Published Aug 11. 2002 - 14 years ago

The Dalby Dribbler

Dalby is a place in Western Sealand often fished by Danish coastal fisher and photographer Mark Vagn Hansen. For one of his trips here, he tied a fly using a couple of brown hackles and an orange hot spot on the back of the hook.


Dalby Dribbler on a Tiemco TMC 200 hook

Dalby is a place in Western Sealand often fished by Danish coastal fisher and photographer Mark Vagn Hansen. For one of his trips here, he tied a fly using a couple of brown hackles and an orange hot spot on the back of the hook.
When this fly was tried for the first time it showed itself efficient on the sea trout often found in the area. Mark's first version was tied on a large, curved hook for salt water fishing, but the fly can be tied on smaller hooks and even works well on a salmon hook.
The name of the fly was by the way derived from a nick name - Dribble Bent - which Mark gave to fishing friend Ken's dog Charlie.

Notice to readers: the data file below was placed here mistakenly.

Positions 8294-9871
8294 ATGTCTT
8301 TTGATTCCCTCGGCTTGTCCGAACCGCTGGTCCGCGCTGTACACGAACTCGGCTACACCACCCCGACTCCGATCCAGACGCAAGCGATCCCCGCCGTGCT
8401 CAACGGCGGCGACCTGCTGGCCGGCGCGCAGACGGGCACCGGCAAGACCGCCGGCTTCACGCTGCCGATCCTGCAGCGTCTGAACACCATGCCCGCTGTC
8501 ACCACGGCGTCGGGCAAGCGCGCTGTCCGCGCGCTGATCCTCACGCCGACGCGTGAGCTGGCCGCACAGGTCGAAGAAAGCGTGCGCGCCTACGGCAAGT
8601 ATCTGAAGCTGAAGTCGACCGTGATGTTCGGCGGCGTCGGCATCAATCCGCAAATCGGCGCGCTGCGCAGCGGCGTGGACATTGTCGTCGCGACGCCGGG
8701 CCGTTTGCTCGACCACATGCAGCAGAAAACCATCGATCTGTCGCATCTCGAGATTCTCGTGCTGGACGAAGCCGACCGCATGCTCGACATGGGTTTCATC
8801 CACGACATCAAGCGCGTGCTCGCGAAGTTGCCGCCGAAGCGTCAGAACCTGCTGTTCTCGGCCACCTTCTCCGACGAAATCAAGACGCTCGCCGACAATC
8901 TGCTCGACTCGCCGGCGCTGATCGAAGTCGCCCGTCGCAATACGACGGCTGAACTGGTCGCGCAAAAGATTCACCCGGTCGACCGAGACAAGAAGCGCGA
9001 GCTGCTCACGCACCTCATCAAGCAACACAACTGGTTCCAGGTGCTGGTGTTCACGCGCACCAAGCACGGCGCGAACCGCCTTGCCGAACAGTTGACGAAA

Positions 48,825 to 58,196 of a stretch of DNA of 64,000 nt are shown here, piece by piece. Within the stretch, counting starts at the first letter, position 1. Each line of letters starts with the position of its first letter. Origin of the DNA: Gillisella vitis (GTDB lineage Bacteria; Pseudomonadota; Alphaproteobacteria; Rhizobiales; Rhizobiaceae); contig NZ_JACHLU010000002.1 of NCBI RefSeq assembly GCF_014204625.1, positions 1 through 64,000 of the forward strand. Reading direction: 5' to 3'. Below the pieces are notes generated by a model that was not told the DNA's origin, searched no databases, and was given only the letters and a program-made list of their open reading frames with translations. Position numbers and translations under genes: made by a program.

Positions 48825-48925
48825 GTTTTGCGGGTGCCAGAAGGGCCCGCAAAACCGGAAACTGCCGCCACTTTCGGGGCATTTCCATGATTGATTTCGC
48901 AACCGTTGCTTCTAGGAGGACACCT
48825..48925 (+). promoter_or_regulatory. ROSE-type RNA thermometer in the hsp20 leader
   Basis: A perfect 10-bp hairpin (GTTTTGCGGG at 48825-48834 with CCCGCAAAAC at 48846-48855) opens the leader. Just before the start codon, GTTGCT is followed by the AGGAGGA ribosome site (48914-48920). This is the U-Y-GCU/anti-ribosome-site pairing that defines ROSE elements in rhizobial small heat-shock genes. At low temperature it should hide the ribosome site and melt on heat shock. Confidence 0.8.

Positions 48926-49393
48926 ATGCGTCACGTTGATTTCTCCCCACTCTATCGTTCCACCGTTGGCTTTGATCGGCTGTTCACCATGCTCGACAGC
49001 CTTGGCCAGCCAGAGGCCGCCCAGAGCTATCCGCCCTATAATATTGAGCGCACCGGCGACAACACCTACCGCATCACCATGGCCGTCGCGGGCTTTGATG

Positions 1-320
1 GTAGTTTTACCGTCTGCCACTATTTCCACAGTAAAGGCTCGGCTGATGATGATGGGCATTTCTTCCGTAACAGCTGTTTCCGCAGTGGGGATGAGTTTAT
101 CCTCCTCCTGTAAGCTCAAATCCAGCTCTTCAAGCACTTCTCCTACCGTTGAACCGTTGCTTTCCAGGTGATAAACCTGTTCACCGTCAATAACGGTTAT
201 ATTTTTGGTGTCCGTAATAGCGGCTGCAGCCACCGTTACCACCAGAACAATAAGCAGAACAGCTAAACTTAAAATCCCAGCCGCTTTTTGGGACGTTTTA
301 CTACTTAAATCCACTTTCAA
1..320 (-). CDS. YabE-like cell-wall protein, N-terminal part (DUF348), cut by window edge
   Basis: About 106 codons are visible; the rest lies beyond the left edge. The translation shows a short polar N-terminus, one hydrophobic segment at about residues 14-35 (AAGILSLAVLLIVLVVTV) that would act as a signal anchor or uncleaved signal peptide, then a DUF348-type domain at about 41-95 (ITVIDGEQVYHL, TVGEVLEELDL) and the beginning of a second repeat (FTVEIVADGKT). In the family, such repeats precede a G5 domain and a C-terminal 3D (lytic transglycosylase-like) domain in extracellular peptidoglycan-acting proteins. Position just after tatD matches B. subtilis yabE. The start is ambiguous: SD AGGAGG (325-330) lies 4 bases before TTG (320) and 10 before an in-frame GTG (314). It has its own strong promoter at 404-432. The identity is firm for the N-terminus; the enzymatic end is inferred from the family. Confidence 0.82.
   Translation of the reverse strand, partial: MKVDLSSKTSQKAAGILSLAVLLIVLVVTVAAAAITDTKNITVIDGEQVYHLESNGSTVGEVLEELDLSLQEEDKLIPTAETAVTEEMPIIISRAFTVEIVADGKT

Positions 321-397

Hook Tiemco TMC 200, Gamakatsu T10-6H/F #4-6
Tag Hot Orange floss silk
Tail Lureflash Mobile, Pearl, 4 straws
Rib Copper wire
Body Lureflash Superbug Yarn, Black Orange
Hackles Choclate Brown Hackle

Tying instructions

  1. Start tying thread behind eye and cover two thirds of the hook shank
  2. Tie in floss under the shank and wind towards the rear of the hook
  3. Make a fairly long tag reaching the point over the tip of barb and return to tying in point
  4. Tie off the floss and cut surplus
  5. Tie in four straws of flash forming a tail reaching bend of hook
  6. Prepare a hackle by removing plumulacous part
  7. Tie in a base first, shiny side forwards and wind 3-4 turns as a classical wet fly style
  8. Tie in copper wire under the hook shank
  9. Tie in the yarn and wind thread forwards to one eye width behind hook eye
  10. Wind the yarn forwards in close turns
  11. Tie off and cut surplus
  12. Wind ribbing with 4-5 turns in opposite direction
  13. Prepare a second hackle
  14. Tie in a base first, shiny side forwards and wind 3-4 turns similar to rear hackle
  15. Tie of and cut surplus
  16. Form a small head
  17. Whip finish and varnish

The fly can also be tied on salmon hooks and smaller salt water hooks
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